95% of Resumes Are Never Read — Here's How to Make Sure Yours Is, According to Recruiters

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AnnaMarie Houlis4.87k
Journalist & travel blogger
April 14, 2024 at 11:12PM UTC

Sometimes, applying for jobs can feel futile. You fill out and submit countless applications and send innumerable emails. But where does it all go? When you don't hear back from virtually anyone — sometimes not even to get a rejection — how can you even be sure anyone is noticing your resume?

We reached out to recruiters to share their top tips for making your resume stand out. Here are 10 ways to make sure that your resume gets read — so hiring managers start actually responding to you.

1. Share specifics.

"A resume stands out to me when they have specific results rooted in numbers, or huge projects or revenue milestones achieved," says Stacy Caprio, founder of Growth Marketing. "This shows me they know what they are doing and are able to get results as well as track results, all which will help them get the job."

2. Emphasize your accomplishments.

"My best tip to make your resume stand out is to emphasize your accomplishments in your past jobs rather than simply stating your job description," says Patricio Quiroz, digital marketer at Code Authority. "For example instead of just saying 'Supervised and conducted periodic competitive audits,' you could say, 'Supervised and conducted over 15 competitive audits on a weekly basis that helped increase website traffic by 25%.'"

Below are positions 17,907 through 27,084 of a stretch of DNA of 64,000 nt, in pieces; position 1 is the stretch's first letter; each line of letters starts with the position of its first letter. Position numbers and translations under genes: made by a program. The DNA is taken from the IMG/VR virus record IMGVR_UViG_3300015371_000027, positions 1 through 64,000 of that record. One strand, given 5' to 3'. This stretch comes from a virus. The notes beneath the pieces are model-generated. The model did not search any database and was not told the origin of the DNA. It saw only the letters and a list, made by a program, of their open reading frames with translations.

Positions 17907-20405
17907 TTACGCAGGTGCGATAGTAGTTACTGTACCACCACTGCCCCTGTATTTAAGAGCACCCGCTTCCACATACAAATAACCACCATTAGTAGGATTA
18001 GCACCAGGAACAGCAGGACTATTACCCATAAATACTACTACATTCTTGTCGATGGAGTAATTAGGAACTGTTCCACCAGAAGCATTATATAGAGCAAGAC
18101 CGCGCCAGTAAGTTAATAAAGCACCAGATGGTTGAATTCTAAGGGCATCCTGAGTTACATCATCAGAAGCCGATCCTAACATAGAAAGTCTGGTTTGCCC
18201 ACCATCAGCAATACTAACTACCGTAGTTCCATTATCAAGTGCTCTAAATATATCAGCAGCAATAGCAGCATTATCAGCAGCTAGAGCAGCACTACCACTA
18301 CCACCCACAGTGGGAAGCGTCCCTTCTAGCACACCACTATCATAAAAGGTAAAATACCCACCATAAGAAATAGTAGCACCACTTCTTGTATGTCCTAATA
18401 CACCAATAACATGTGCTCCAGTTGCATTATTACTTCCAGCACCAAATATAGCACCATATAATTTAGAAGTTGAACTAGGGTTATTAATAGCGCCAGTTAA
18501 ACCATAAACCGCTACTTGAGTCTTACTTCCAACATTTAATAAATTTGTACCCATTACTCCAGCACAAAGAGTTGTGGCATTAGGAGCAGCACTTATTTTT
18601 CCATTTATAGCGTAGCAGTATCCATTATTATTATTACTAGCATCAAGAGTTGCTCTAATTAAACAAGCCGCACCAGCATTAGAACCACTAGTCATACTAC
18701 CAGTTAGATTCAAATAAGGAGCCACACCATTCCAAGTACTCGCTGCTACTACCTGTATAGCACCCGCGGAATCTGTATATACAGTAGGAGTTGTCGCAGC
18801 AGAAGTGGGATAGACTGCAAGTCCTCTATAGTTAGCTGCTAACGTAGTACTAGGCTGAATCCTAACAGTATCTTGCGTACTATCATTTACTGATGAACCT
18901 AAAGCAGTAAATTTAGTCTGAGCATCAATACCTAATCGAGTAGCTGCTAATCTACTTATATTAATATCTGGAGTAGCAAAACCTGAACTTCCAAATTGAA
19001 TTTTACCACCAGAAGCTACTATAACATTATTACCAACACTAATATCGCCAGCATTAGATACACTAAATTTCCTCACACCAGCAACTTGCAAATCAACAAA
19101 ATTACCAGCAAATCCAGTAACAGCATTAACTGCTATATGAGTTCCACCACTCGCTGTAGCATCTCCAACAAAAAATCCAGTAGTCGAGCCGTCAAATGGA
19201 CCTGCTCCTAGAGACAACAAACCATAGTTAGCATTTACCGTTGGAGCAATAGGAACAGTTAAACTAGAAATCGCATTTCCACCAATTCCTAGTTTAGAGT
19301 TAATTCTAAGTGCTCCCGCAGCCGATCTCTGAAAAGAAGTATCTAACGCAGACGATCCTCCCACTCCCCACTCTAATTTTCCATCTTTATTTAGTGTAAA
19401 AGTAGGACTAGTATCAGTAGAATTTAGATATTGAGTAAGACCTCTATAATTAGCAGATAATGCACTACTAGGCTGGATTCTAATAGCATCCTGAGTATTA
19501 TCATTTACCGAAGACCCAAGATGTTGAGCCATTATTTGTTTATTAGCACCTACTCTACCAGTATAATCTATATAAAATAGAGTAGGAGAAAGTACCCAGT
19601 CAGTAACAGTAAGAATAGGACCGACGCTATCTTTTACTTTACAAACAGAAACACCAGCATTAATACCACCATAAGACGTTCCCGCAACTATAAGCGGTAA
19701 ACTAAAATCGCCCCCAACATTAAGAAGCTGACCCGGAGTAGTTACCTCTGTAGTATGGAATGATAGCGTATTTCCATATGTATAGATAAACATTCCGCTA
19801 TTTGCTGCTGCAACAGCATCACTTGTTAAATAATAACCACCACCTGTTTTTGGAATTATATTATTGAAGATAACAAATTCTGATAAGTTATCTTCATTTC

3. Get creative.

"People won't stand out if their resume is plain, like most of the stock resumes you find in Google searches," says Victoria Clarke, the people and culture manager at Venngage. "At Venngage, AI software doesn't filter through resumes. I read every single one of them — like most recruiters! That said, candidates really only get about six seconds of my attention. If I don't catch what I'm looking for in that time frame, I'm moving on. But when I get a colorful resume that uses graphic designs, that pops off the page, it gets my attention."
Being memorable comes down to you, she says.
"Every recruiter/hiring manager is going to be intrigued by different things," she adds. "Following canned advice that you find online isn't wrong, per se. But you and a ton of other people are likely following that same advice and, in an effort to stand out, you just blend in. When you design something fun or sleek using icons and different color palettes or link to other sources, it's way more engaging for me. And then of course, during the interview, let your personality shine through. It's okay if you're odd and quirky, or if you don't have the perfect, polished answer for everything (as long as it's honest) — because it also means I'll remember you! So be yourself in person and on paper."

4. Keep it clean.

"A quick way to have your resume thrown in the trash or deleted is by making little mistakes that could have been avoided by a simple spell and/or Grammar Check," says Carmen Drummond, a career strategist and certified professional resume writer at Career Nerd. You can also use Grammarly.com to conduct a free basic scan to ensure tone and grammar meet the need of your resume. 

5. Keep it short.